• Job Outlook : very good – expected to grow 27% through 2016
    • Earnings : $66,200 – (median annual earnings)
    • data gathered from US Department of Labor – Bureau of Labor Statistics
  • 28. Occupational Therapists
    • What do they do?
      • Help people improve their ability to perform tasks in their daily living and working environments. Patients include individuals with conditions that are mentally, physically, developmentally, or emotionally disabling.
  • 29. Occupational Therapists
    • Training : As of 2007, a master’s degree in Occupational Therapy or higher will be required (2-6 years). Must pass national certification exam for licensure
    • Job Outlook : very good – expected to grow 23% through 2016
    • Earnings : $60,470 – (median annual earnings )
    • data gathered from US Department of Labor – Bureau of Labor Statistics
  • 30. It’s more than just bunions & toe nails
    • Podiatric Medicine –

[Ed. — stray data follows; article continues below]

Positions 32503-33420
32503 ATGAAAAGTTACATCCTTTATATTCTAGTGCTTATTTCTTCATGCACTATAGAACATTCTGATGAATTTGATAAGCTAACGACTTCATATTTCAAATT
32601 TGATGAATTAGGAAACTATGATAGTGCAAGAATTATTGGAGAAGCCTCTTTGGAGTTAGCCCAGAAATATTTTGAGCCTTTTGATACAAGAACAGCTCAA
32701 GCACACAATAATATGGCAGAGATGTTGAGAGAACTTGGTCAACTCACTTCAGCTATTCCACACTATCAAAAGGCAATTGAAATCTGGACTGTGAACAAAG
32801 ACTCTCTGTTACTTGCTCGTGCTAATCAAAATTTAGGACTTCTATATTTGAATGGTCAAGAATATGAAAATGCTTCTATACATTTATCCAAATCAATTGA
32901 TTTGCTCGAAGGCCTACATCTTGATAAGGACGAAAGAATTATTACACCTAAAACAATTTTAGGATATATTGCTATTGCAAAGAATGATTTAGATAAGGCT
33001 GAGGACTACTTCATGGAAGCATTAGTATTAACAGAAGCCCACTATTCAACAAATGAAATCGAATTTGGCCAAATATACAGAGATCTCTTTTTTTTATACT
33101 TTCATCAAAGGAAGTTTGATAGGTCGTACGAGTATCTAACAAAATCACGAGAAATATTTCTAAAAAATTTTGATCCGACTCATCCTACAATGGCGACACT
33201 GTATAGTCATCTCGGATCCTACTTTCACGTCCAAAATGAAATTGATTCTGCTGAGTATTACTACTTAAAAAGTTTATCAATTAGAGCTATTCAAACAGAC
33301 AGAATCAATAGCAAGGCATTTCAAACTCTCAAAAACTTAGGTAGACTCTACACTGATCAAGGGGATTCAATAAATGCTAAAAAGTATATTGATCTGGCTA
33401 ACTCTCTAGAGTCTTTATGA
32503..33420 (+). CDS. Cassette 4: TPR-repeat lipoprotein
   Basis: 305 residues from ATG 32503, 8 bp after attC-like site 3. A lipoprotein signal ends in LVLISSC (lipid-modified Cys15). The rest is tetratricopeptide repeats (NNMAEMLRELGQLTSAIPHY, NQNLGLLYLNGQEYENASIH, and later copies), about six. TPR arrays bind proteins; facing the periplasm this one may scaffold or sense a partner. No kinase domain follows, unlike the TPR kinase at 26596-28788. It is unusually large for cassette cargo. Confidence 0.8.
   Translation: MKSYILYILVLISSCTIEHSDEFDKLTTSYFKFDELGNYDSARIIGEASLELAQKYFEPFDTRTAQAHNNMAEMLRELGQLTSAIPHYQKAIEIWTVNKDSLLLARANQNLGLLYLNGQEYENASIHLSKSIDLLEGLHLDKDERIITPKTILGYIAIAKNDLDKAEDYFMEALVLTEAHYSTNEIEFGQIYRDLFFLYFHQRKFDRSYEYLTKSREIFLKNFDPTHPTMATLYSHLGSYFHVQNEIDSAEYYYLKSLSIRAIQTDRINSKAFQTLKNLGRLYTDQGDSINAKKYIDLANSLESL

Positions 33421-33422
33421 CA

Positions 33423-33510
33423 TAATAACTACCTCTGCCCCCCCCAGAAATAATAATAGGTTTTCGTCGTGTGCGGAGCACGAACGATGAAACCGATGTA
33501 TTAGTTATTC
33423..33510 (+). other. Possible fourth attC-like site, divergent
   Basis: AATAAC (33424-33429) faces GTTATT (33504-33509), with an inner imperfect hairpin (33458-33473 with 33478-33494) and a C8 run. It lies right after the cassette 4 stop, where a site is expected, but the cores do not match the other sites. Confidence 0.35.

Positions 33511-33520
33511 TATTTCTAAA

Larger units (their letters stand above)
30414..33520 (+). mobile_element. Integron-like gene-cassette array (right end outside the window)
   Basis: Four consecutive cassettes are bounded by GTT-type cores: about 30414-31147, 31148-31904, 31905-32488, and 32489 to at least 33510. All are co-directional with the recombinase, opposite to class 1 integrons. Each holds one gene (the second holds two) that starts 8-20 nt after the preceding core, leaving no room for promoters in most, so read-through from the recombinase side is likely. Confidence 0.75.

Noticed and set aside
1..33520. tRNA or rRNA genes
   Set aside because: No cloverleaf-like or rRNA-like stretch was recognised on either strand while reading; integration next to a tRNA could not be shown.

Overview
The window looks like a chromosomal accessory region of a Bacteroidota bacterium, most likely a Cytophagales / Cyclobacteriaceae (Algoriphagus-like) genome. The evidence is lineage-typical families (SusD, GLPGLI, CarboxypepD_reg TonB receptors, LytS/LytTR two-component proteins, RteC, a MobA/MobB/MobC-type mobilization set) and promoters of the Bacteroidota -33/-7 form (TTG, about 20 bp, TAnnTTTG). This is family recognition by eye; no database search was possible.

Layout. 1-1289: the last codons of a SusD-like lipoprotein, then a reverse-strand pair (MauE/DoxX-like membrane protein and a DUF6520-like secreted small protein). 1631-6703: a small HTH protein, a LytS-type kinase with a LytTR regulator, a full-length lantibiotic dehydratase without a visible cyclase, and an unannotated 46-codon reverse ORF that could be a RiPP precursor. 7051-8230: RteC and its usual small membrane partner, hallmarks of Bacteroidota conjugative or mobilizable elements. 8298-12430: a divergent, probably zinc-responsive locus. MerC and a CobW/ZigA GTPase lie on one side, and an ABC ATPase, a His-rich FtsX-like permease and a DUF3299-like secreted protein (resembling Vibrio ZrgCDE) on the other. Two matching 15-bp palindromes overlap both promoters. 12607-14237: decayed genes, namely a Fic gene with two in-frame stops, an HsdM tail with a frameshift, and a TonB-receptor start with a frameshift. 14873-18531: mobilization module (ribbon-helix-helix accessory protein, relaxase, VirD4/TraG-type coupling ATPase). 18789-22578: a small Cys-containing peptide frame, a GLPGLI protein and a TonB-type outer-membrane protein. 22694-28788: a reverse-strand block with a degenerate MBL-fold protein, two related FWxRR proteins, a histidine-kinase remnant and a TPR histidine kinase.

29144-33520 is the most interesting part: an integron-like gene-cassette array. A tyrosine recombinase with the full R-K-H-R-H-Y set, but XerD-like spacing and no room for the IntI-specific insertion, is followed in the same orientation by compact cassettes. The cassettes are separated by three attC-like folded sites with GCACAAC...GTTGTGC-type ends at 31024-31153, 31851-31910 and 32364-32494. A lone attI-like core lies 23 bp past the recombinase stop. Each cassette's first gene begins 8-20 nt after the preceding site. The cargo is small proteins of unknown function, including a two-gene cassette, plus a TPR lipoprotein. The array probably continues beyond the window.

• is a branch of the medical sciences concerned with the diagnosis and treatment of the conditions affecting the human foot, ankle, and their governing and related structures
    • Yes, they are doctors
    • Surgical training is a
    • standard aspect of the field
  • 31. Registered Nurses
    • What do they do?
      • Registered Nurses perform basic duties such as treating patients, educating patients, and providing advice and emotional support to patients and their family members.
      • They also record medical histories,
      • help to perform diagnostic tests,
      • and administer treatment and
      • medications.
  • 32. Registered Nurses
    • Training : There are 3 paths to registered nursing: bachelor’s of science in nursing (BSN) , associate degree in nursing (ADN), and a diploma.
    • Job Outlook : Excellent – expected to grow 23% through 2016.
    • Earnings : $57,280 (median annual earnings)
    • Data gathered from US Department of Labor – Bureau of Labor Statistics
  • 33. Advanced Practice Nurses
    • Who are they and what do they do?
      • Clinical Nurse Specialists – provide direct patient care and expert consultations
      • Nurse Anesthetists – administer anesthesia and monitor patients’ vital signs during surgery
      • Nurse Midwives – provide primary care to women (gynecological care, prenatal care, assistance in labor & delivery)
  • 34. Advanced Practice Nurses
    • Who are they and what do they do?